• Our website has an extensive list of resources in the “Garden Journal”
  • Johnny’s Selected Seeds, High Mowing Seeds, Territorial Seeds, Seed Savers Exchange and Botanical Interests are all reputable seed companies with lots of educational materials on their websites and in their catalogs. These are great sources of free information.
  • Cornell Extension has a website for home gardeners that is very helpful
  • Elliot Coleman’s books are geared towards vegetable farmers but have very clear explanations of succession planting, timing and spacing
  • Barbara Damrosch, The Garden Primer is my favorite all around basic gardening book
  • UVM Extension offers soil tests, a plant pathology lab, and a pest identification lab
  • Burlington Permaculture
  • Charlie Nardozzi offers a garden coaching program and gives weekly talks on VPR about gardening.
  • Friends of Burlington Gardens offers support to school gardens, community gardeners, and anyone interested in learning how to grow food. They offer a season long course at Ethan Allen Homestead that provides brand new gardeners all the support necessary to achieve success in their first year.

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Frost Dates in Vermont - South Hero is the Winner!

Here is a great chart that analyses all the temperature data collected in Vermont over the years and gives us the probability of dates for first and last frosts around the state. South Hero and the lake Champlain Islands have Vermont's longest growing season (measured by number of frost-free days according to N.O.A.A).  Take a look and prepare your garden for those first frosty nights. Here is what I do at my house to prepare for those first frosts:

If it is a really early frost, (September in Hinesburg), I will harvest all the ripe fruit on the heat loving plants (squashes, tomatoes, peppers, eggplant, etc) and if the plants still look healthy and have lots of unripe fruit, I will cover the plants with row cover. You can use sheets, blankets, plastic sheeting, etc. If the frost is coming at a later point, I often won't bother with the plant protection - just harvest all the fruit (green tomatoes can ripen indoors) and call it a day!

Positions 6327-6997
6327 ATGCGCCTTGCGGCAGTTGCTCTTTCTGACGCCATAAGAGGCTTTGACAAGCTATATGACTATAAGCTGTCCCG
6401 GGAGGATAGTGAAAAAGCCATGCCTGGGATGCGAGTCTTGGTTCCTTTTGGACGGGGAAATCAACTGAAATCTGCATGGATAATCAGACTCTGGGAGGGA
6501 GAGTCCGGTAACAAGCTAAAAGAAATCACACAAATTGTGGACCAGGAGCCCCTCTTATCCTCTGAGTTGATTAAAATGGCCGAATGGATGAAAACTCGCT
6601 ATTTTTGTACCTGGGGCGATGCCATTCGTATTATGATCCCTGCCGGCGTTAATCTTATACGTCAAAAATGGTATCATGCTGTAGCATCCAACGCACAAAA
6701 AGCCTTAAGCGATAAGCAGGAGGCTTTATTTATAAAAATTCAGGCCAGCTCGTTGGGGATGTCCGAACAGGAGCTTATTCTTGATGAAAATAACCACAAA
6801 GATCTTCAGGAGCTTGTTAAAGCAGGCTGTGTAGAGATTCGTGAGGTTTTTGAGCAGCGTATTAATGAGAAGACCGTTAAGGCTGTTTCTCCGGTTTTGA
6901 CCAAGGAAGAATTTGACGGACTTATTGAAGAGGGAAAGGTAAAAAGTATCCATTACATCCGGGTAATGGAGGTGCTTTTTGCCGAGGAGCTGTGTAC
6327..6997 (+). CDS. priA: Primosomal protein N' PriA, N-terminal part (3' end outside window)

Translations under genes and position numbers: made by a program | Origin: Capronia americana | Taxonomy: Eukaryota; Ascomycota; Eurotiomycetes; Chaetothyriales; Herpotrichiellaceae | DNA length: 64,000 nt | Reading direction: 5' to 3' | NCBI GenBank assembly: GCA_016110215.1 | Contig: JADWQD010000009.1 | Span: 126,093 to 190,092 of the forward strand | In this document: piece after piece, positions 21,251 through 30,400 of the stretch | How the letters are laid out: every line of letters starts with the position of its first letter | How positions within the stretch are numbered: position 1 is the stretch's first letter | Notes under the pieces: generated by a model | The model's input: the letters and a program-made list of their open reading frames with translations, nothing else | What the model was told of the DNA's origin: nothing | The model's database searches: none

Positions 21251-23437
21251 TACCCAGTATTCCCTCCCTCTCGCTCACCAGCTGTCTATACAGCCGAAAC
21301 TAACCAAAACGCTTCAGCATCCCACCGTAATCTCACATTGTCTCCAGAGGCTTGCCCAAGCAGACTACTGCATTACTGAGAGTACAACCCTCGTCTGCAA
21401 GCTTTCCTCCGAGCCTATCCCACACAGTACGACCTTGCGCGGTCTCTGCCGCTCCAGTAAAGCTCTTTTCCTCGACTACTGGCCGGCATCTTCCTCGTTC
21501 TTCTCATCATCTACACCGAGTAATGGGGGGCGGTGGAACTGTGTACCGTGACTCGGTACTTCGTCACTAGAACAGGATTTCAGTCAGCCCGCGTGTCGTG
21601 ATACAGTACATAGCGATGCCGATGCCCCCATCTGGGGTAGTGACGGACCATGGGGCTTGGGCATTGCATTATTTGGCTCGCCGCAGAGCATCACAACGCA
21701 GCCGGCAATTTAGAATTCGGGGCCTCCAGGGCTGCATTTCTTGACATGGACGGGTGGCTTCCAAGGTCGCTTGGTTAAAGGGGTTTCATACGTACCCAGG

I don't bother to protect lettuce unless the first frost is very cold and very early. Lettuce can handle a few light frosts, so it is usually not a problem early on. Later in the season, I set up some simple wire hoops and keep the lettuce under row cover for the remainder of the season. This allows fresh lettuce to be harvested for salads well into November. It is good idea to seed or plant fresh lettuce in late summer and early fall so that the protected plantings of fall are fresh and tender. It is not really worth it, from a culinary perspective, to keep old or bitter lettuce alive. Plus it won't do as well if it is past its prime and won't fend off the cold like a younger planting can.

Hardy greens like kale, mustard greens, collards, etc do not need row cover and can live, unprotected, into December. You can always put some sort of protection over them in November to increase the harvest period past December, but it can be difficult to do with the taller plants. The wind dessicates them and makes them unappealing, and without a larger structure like a cold frame or mini-greenhosue, it can be difficult to give them adequate shelter.

All these attempts at fall crop protection will leave you grateful for the sweet rewards of fresh salads, tomatoes coming out of the cellar ripened and tasty, and nutritious leafy greens sweetened by the kiss of cold.

Fall Planting Guide

Mid-August is rolling around, and with it comes some vegetable planting possibilities that will feed you late into autumn and early winter. This is a great time to clean out some of the garden beds that have finished producing and replant them with some fresh crops for late season harvest. Here are a few options that you might want to consider incorporating into your later summer gardening routine.